How to bite the bullet and travel solo
You know how it is, a destination takes your fancy and you really want to go there – like now! – but there’s no one to go with. Your friends would rather spend their money on going out or buying clothes, or they give you a vague “maybe” for a date well into the future. So what do you do? Do you wait on the off chance that someone will eventually say yes to travelling with you, or do you just go ahead and plan to go by yourself?
It’s not always an easy answer, especially if you find the thought of travelling alone daunting or you haven’t travelled before. But if you wait, then you may always be waiting, and fortune favours the brave after all. Intrepid’s Jacqueline Donaldson has taken off on her own more than once, and lived to tell the tale, so here’s her tips on travelling solo…
It nearly always turns out that travelling by yourself isn’t as scary as you think it will be. The stories of bad experiences are rare, even rarer when you consider how many travellers there are out there at any given time, and I have found that time after time the cliché about the kindness you meet on the road is very true.
Here are some of the things I recommend to solo travellers and do myself when I travel alone:
- For first timers, join a group, especially if the destination you go to speaks a different language. This isn’t a company promo, it’s honestly a really practical way to get your confidence up, meet some great people and have all the tricky things organised for you (ever tried finding your train in a crazy-busy Chinese railway station or ordered vegetarian in rural Russia?). You may find it’s the only way to travel, or learn for next time what you are comfortable and not comfortable doing for yourself. Even if you just want to do a tour when you first arrive, that will help you find your feet.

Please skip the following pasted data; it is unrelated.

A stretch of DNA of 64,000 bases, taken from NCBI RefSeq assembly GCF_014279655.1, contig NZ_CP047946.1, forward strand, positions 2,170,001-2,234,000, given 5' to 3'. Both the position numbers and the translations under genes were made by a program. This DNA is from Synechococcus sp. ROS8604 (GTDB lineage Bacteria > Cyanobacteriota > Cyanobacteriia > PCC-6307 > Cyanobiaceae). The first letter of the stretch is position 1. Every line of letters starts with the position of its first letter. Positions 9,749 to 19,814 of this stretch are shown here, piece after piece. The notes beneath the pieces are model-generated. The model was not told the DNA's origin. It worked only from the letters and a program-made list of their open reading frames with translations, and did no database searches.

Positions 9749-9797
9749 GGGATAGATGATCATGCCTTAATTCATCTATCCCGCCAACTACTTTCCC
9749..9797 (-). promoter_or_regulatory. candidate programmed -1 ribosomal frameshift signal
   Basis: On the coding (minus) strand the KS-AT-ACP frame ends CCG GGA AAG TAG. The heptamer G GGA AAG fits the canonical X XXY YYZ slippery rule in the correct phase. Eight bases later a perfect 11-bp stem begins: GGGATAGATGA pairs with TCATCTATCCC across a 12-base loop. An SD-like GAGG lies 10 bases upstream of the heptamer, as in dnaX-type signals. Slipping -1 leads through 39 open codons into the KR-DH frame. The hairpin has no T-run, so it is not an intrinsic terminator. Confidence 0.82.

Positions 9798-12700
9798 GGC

- Book your first night of accommodation and work out the ways to get there before you leave. If you get a taxi from the airport, take a prepaid or arranged taxi from the airport, as these taxis are usually only paid when the driver successfully delivers you to your destination. The extra few dollars you may spend are worth the peace of mind of arriving at your accommodation quickly and safely (especially after a tiring long-haul flight).
- Learn some of the local language. Knowing a few words helps break the ice and gives you the confidence to approach people to buy things or ask for directions or help.
- Act natural! It may sound a little silly, but there’s nothing more obvious than a tourist clutching their bag or camera with eyes fearfully darting left, right and centre. If you look like you’re carrying the crown jewels, then you’re more likely to attract unwanted attention. The chance that something bad will happen to you is minimal – it’s more likely you’ll meet some very kind people if you’re relaxed and open to the experience.
- Grab the business card of the hotel or hostel where you are staying at and keep it in your wallet. It’s amazing how many places have a similar sounding name or how it easy it is to get streets confused when you’re unsure of your location. If all else fails, you can give the card or hotel letterhead to a taxi driver to take you back!
- Trust your gut. If something doesn’t feel right or you are unsure of the person or situation, walk away from it calmly and firmly. You don’t have to be rude, but you don’t have to be polite and just go along with it if things aren’t to your liking. Go into the nearest shop or café and ask for help or simply take refuge in a busy area.
- For a female, one inevitable thing about travelling in some countries is curiosity and male attention. Wearing loose-ish tops that cover your arms and breasts, and skirts and pants/trousers that hang below the knee go a long way to shifting people’s attention. Flashing a fake wedding ring can also be a great deterrent
Ever travelled solo – what’s your advice to people who are uncertain about going it alone?
* photo by Helene Etschberger - Intrepid Photography Competition